Sometimes, hard work can be measured in sweat. Weeding a garden, painting the house or hooking golf balls out of the woods to win the Masters can leave a person physically wrung out.
But hard work isn’t only about muscles. It takes place between people’s ears, too. Mental efforts, whether dedicated to writing a flawless sentence, figuring out how to respond to an e-mail or solving a long list of algebra problems, can be just as hard as Bubba Watson’s swinging a club at Augusta National. “Difficulty is more than caloric expenditure,” says behavioral neuroscientist John Salamone.
Some people do their best to avoid hard thinking. Think about it (or don’t, if you’re that sort of person): There’s always somebody who is happy to go pick up Chinese takeout but is loathe to decide what to order, look up the number and make the phone call.
Salamone, who studies these sorts of cost-benefit quandaries, shares another example: When his lab at the University of Connecticut in Storrs had to relocate to a different building, everyone had to help. A big, strong lab member jumped at the chance to haul boxes across campus. He would gladly provide the brawn, he said, as long as he didn’t have to pack anything up. The thought of organizing and sorting lab equipment sounded way worse than a little heavy lifting.
(A confession: On my walk to work this morning, I eyed the gardeners on N Street, thinking I would happily trade my writing deadlines for tulip-tending deadlines.)
It turns out that the dread of heavy mental workloads is not limited to people caught up in the rat race of modern life. Rats feel the crushing weight of mental work, too. And studying rodents could be a good way to figure out what’s happening when human motivation goes awry, a symptom of disorders such as depression.
Like members of their human brethren, some rats avoid hard mental work like the plague, content to skate by with the bare minimum. Other rats seem to relish mental challenges. These naturally occurring groups are completely uncharted sectors of the rat population, fascinating new subjects that could help reveal how the brain makes decisions about work.
Now that mentally lazy rats have been outed, scientists can test whether this loafing is equal opportunity. Are these same rats also slackers when the work is physical, like pushing a lever more for a greater reward? What about social interactions, or raising their pups?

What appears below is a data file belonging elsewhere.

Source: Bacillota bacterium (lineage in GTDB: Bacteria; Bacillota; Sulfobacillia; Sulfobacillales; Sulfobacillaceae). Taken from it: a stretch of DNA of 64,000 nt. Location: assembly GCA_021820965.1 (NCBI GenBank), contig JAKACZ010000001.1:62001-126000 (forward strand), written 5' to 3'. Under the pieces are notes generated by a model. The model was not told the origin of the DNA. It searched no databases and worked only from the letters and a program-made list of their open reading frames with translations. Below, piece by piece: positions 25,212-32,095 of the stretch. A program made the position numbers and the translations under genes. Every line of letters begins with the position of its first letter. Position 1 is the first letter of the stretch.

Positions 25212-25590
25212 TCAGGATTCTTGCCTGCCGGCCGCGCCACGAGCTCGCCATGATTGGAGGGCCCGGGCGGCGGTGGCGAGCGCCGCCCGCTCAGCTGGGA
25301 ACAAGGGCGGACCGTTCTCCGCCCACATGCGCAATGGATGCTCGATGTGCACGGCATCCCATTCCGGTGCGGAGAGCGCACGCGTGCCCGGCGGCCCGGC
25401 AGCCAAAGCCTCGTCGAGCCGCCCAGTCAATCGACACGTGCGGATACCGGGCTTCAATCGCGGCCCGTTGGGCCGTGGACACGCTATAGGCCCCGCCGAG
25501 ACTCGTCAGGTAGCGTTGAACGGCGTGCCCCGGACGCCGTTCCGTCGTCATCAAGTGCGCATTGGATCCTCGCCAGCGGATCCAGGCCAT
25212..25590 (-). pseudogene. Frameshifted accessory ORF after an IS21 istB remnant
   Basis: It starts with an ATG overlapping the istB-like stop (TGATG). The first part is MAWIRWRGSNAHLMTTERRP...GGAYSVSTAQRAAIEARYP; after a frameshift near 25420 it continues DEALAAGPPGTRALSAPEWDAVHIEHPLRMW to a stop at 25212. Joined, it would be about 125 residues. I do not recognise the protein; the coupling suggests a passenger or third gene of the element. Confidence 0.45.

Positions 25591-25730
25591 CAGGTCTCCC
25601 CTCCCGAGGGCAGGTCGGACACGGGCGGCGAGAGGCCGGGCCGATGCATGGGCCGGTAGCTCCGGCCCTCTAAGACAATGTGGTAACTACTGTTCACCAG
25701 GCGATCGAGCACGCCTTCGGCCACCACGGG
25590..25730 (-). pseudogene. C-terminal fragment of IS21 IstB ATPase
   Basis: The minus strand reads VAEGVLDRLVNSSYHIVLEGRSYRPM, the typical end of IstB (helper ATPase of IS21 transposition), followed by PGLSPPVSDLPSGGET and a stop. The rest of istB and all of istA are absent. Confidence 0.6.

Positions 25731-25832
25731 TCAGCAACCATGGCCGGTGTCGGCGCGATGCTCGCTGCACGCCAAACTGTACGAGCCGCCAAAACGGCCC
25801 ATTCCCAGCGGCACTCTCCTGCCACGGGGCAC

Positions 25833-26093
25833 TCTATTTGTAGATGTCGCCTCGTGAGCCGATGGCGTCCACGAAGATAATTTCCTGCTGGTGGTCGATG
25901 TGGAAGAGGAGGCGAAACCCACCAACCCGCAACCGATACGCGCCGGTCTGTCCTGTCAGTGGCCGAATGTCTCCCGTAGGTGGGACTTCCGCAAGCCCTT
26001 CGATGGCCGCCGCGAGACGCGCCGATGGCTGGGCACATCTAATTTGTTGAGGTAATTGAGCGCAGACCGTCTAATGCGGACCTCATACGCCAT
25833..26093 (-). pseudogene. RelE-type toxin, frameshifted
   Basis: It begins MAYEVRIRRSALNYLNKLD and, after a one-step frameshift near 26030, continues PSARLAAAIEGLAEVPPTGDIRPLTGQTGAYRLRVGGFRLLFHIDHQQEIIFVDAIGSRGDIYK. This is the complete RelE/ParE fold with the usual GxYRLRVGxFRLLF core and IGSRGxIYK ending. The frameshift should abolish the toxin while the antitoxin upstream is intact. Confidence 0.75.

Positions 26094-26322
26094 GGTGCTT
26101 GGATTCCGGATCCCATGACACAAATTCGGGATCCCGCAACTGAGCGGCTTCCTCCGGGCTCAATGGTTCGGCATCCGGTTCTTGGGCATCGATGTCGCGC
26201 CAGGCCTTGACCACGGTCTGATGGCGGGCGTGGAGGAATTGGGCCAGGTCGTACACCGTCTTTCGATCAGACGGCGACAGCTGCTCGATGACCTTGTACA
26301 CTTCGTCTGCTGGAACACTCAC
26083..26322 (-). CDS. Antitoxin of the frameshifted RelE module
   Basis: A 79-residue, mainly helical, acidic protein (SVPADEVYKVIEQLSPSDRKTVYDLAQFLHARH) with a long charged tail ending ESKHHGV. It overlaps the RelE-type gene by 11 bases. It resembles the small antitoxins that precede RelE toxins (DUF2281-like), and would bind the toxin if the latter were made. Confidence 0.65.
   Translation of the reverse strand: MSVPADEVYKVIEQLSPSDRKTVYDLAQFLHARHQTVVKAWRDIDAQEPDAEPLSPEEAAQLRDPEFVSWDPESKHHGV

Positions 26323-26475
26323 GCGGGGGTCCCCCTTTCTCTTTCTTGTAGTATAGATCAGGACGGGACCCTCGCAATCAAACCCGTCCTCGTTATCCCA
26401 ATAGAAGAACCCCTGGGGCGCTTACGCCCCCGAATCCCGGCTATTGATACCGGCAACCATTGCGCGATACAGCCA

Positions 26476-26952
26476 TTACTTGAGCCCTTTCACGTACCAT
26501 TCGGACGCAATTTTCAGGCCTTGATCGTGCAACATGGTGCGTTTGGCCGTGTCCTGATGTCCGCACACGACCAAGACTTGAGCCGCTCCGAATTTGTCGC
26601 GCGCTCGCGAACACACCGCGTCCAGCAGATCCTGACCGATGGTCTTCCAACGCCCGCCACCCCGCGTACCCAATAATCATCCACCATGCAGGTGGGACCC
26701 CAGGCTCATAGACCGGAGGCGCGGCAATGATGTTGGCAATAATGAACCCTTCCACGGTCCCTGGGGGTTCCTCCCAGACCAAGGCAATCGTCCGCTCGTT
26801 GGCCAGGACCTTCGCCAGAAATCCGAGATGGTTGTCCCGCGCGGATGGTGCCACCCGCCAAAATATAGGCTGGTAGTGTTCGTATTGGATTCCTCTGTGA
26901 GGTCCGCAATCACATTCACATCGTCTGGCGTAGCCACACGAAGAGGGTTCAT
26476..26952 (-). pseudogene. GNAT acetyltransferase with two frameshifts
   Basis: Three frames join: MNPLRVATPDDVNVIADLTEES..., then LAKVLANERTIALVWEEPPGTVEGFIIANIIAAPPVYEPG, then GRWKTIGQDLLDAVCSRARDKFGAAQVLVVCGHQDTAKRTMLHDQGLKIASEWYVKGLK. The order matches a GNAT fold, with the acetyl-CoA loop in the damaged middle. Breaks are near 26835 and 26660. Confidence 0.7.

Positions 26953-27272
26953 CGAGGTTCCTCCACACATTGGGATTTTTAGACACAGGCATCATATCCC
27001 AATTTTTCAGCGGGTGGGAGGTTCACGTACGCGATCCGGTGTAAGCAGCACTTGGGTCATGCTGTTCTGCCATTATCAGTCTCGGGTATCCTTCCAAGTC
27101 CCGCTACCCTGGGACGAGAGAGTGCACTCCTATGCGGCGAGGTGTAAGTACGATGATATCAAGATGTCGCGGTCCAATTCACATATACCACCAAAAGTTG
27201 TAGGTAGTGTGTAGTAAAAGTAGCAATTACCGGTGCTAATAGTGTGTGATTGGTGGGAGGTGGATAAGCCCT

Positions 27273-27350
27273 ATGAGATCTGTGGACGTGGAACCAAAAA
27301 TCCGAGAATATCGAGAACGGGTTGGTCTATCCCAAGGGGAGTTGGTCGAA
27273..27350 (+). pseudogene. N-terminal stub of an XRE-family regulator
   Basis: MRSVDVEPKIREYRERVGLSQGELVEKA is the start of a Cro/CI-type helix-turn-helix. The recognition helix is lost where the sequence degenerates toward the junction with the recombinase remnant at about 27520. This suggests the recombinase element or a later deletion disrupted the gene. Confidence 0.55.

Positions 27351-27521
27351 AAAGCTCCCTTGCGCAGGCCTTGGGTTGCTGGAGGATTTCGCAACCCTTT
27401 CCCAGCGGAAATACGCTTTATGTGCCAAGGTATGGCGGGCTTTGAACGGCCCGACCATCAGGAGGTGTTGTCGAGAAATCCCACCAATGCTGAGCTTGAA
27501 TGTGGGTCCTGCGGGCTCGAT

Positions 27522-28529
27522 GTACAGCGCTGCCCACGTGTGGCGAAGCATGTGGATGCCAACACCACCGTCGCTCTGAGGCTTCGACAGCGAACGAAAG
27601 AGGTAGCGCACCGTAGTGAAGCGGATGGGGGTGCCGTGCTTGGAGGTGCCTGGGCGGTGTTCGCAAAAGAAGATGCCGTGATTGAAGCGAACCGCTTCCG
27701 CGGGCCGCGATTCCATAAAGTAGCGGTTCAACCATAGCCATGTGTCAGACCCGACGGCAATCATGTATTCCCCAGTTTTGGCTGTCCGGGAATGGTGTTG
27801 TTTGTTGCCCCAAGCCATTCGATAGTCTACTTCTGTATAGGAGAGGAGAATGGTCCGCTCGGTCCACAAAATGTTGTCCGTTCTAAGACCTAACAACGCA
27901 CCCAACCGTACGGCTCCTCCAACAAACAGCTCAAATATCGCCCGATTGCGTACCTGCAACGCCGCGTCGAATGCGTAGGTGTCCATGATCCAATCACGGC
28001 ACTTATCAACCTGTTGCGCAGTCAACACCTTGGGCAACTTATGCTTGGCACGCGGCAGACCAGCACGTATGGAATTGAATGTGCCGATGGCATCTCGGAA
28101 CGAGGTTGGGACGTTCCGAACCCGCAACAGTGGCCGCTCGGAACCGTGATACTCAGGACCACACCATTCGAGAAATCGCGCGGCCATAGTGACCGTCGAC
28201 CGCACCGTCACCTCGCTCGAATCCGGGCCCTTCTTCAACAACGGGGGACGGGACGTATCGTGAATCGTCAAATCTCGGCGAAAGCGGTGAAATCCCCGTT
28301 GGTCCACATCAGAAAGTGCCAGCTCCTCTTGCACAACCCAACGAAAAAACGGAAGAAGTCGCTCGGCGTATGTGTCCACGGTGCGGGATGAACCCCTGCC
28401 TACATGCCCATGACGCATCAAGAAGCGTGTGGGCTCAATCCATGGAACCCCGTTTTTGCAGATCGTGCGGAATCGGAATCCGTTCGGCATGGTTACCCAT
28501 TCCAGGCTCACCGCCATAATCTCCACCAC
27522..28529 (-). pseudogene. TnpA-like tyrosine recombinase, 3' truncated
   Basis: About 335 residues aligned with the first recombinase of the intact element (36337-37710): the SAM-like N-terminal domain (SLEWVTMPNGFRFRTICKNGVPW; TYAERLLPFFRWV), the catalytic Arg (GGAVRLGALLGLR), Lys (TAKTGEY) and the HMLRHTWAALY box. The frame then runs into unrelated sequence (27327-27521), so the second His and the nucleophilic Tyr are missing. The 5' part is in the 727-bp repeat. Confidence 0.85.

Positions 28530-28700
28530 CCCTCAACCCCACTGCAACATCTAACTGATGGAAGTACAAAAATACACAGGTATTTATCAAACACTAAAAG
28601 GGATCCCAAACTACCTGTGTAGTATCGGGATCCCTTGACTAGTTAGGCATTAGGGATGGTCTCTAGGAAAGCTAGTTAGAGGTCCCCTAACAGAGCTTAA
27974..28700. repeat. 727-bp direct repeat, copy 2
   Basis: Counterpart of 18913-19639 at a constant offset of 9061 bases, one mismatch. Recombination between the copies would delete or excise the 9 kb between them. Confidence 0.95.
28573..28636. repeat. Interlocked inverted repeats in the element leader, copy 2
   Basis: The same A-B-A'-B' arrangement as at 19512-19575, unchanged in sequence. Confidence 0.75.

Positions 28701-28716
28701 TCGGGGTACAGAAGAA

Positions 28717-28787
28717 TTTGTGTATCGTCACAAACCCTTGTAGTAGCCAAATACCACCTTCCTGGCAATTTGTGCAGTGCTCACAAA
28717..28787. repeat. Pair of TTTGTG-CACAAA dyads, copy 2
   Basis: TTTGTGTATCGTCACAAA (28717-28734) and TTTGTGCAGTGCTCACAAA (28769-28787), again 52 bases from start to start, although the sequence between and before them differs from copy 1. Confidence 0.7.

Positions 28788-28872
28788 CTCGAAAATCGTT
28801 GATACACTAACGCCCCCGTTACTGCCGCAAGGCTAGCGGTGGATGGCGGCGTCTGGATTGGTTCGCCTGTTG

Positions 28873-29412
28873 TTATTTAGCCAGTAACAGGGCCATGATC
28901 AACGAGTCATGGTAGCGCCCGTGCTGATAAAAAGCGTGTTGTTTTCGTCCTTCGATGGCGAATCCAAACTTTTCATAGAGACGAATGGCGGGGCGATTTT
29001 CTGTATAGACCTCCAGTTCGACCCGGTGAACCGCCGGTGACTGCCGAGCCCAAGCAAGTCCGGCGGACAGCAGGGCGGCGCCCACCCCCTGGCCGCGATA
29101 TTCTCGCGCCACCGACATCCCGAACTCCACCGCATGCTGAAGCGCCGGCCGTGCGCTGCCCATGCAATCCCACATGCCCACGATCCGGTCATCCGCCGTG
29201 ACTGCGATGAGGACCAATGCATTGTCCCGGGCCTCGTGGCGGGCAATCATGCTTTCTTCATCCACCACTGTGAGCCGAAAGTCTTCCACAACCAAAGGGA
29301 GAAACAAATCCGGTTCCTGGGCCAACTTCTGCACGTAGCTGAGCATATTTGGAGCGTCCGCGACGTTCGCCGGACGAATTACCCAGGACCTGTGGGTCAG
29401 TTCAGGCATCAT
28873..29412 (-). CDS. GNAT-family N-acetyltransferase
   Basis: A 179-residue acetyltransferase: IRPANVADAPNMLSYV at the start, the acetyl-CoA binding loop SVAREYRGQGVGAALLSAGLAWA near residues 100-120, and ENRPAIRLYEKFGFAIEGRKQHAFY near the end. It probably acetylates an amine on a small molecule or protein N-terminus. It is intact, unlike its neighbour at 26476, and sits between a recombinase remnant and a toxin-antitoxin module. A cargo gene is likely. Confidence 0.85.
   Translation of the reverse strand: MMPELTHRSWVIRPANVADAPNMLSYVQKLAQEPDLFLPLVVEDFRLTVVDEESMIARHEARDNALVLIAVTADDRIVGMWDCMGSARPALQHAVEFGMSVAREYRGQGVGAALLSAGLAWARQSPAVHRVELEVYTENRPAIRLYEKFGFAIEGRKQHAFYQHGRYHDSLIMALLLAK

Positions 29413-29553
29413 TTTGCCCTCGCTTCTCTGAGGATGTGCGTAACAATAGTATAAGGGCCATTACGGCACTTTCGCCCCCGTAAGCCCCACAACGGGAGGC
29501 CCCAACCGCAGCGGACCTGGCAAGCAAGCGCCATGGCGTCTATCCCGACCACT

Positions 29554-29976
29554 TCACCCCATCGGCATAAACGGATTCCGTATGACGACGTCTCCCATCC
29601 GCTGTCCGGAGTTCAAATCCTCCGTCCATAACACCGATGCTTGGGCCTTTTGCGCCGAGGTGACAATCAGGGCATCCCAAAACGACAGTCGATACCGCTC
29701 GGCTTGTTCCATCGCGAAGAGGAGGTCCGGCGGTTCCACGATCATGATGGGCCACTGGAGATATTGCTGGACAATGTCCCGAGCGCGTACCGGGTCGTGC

By scrutinizing these slothful lab rats, researchers might begin to understand what happens when a person decides that the payout won’t be worth the effort. These results will be useful, and not just as an excuse for slackers (also known as animals that struggle with “insufficient recruitment of mental effort,” as University of British Columbia researchers politely write in a recent Neuropsychopharmacology). Understanding how people weigh the costs of a task against the potential benefits could help scientists understand and counter one of the most pernicious features of severe depression.
People in the throes of a major episode can have trouble mustering the will to handle the normal demands of a day. Going to work, getting dressed or even getting out of bed can seem like insurmountable tasks. Lab studies show that people with depression perform worse than healthy people on difficult mental tasks that require a lot of concentration.
And it’s not because they’re lazy. While the exact causes of depression aren’t yet clear (and probably vary from person to person), most scientists believe that nerve cell behavior in particular parts of the brain is out of whack. This perturbation, some scientists think, can prevent the brain from assessing cost-benefit ratios normally.
In particular, certain nerve cells that produce and detect the brain chemical dopamine seem to be involved. In rats, interfering with these nerve cells messes with an animal’s motivation to do physical work to get a reward, Salamone says. Dopamine depletion in a certain part of the brain can make formerly hard-working rats stop pushing a lever. And rats that shy away from a hard mental task might better represent what happens in depressed people.
One approach to treating depression is to encourage people to get active, even if it’s just a little bit. The technique, called behavioral activation therapy, is based on coaching a person to tackle activities by scheduling tasks and sticking to them. Salamone says the idea is to provide a manageable system that helps make tasks seem less formidable.
Scientists are just beginning to understand how the brain decides to work. But intellectually lazy rats may lend a paw. Whether they feel like it or not.